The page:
**1990 Pecong, new version by Steve Carter (Carter 1993), directed by Dennis Zacek, Victory Gardens Theater, Ruth Page Dance Center, Chicago, starring Celeste Williams as Mediyah and Daniel Oreskes as Jason; 1992, American Theater Festival, Symphony Hall, Newark, New Jersey, starring Tonia Rowe and Earl Whitted; 1993, American Conservatory Theatre, San Francisco, California (Hedy Weiss, Chicago Sun-Times, January 1, 1990; Alvin Klein, New York Times, April 26, 1992; Steven Winn, San Francisco Chronicle, October 22, 1993; Calvin Ahlgren, San Francisco Chronicle, October 17, 1993); 2009, Take Wing and Soar productions, National Black Theater in Harlem, directed by Arthur French and Timothy J. Stickney and starring Lorna Houghton (Rachel Saltz, New York Times, March 25, 2010).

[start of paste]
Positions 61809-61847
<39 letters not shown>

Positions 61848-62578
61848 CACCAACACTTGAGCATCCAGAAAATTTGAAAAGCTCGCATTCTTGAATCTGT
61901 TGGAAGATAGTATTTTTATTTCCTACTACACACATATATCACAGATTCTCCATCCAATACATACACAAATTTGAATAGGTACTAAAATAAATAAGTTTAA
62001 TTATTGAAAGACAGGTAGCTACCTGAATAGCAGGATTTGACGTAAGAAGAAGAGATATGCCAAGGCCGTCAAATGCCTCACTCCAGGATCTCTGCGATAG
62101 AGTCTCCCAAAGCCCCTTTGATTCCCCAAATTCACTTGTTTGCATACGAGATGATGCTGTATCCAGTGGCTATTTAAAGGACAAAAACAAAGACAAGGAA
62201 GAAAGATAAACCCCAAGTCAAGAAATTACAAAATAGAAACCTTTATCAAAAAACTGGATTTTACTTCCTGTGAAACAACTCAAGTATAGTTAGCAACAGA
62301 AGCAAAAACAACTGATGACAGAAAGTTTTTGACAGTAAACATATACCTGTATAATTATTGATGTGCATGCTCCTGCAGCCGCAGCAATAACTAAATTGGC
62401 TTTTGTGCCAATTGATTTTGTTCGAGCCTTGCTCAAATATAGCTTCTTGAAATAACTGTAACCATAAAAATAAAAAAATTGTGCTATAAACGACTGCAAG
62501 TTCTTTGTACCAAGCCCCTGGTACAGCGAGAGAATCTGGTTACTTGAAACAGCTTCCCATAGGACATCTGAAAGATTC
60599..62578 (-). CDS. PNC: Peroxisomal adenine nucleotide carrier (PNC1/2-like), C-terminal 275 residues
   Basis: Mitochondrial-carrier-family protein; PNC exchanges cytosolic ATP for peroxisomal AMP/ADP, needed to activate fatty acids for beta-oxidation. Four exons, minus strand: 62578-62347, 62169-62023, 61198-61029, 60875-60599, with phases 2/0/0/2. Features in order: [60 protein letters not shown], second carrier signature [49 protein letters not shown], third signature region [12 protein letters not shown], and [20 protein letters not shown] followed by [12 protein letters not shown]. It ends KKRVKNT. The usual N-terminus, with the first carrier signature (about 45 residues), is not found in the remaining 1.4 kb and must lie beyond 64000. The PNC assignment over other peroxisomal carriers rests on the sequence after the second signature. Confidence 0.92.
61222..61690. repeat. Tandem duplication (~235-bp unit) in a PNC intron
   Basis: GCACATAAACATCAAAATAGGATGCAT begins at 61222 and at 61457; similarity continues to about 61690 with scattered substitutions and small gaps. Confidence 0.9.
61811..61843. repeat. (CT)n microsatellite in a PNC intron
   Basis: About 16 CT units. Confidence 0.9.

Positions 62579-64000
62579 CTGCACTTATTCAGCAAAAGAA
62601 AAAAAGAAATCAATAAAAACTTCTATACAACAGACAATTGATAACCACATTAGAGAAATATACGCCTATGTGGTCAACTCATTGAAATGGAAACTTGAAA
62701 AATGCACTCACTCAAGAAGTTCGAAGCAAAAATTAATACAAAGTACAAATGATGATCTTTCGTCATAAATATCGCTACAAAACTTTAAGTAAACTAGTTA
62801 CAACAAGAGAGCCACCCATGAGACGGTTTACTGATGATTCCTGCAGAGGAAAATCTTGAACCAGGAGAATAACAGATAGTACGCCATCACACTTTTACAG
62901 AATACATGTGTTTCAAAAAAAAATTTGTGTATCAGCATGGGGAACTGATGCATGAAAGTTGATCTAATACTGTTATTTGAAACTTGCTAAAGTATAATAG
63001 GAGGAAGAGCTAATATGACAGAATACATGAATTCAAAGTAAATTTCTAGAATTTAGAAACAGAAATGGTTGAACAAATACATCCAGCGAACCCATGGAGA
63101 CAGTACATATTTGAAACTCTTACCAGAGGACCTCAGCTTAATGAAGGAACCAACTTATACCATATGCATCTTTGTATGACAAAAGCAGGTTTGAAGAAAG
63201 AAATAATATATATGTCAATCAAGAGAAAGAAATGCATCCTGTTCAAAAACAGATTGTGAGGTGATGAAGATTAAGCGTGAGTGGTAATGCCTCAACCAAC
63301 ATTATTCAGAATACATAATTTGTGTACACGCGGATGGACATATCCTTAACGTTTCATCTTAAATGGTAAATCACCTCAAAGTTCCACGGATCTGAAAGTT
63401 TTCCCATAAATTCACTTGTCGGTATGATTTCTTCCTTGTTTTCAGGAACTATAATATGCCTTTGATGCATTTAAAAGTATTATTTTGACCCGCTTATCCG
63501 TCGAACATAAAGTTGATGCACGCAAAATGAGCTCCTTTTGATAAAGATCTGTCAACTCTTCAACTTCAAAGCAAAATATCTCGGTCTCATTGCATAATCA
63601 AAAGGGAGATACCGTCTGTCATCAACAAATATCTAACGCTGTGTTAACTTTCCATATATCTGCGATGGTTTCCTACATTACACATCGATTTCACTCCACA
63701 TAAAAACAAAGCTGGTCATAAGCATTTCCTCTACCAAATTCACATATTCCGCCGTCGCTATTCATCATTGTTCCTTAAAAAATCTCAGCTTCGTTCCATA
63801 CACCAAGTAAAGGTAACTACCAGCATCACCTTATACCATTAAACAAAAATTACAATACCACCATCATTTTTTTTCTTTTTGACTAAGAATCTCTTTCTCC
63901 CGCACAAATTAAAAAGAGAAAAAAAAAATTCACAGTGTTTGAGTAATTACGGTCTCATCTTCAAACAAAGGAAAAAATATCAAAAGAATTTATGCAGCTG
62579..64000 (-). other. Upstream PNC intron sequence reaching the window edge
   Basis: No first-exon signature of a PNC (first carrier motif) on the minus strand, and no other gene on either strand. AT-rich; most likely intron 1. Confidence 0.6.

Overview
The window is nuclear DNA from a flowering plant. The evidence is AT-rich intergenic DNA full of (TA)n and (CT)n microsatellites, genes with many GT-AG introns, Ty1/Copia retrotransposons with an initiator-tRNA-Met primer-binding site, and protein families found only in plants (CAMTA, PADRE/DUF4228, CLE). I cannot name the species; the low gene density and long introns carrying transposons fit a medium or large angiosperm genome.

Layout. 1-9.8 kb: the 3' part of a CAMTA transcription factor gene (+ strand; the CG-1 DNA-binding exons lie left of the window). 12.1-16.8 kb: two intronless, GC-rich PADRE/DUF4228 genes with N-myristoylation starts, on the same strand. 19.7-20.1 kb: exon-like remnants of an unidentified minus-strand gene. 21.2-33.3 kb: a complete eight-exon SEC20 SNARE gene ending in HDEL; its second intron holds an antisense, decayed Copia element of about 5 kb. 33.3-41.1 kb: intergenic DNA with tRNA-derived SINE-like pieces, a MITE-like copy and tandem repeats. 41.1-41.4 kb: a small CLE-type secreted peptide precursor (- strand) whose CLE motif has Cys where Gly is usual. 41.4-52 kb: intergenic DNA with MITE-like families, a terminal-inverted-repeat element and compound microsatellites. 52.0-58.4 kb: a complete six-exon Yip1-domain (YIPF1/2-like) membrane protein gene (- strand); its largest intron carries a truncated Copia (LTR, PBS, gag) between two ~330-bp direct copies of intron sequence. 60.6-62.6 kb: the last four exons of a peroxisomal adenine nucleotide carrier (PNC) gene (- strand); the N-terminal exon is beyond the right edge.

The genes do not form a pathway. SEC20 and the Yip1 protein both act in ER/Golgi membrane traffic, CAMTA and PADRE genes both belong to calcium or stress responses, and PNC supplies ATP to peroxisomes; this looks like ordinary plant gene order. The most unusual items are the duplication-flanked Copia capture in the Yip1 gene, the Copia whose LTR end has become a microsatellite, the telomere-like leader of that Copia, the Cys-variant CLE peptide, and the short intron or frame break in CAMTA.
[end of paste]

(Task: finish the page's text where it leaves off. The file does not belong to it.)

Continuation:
1990 Pearl Theater Company, New York, translated by E. P. Coleridge, directed by Shephard Sobel, starring Joanne Camp as Medea (Stephen Holden, New York Times, February 8, 1990; Katherine Dieckmann, Village Voice, February 6, 1990).
*1991 Guthrie Theater, Minneapolis, Minnesota, translated by Philip Vellacott, directed by Garland Wright, starring Brenda Wehle as Medea and Stephen Yoakam as Jason (Tad Simons, Twin Cities Reader, June 24, 1992, 20, 22; Mike Steele, Minneapolis Star Tribune, January 11 and 14, 1991; Hartigan 1995, 58–59).
1991 Adaptation by Beverly Smith-Dawson, directed by Wendy Knox, Frank Theatre, Minneapolis, Minnesota.
1991 Gorilla Theatre, Kansas City, Missouri.
***1992 New version, directed by Keenan Hollahan, Greek Active, USA, Tugs Bar, Seattle, Washington, starring Mark Mitchell as Medea (Sue-Ellen Case, Theatre Journal 45.2 : 246–49).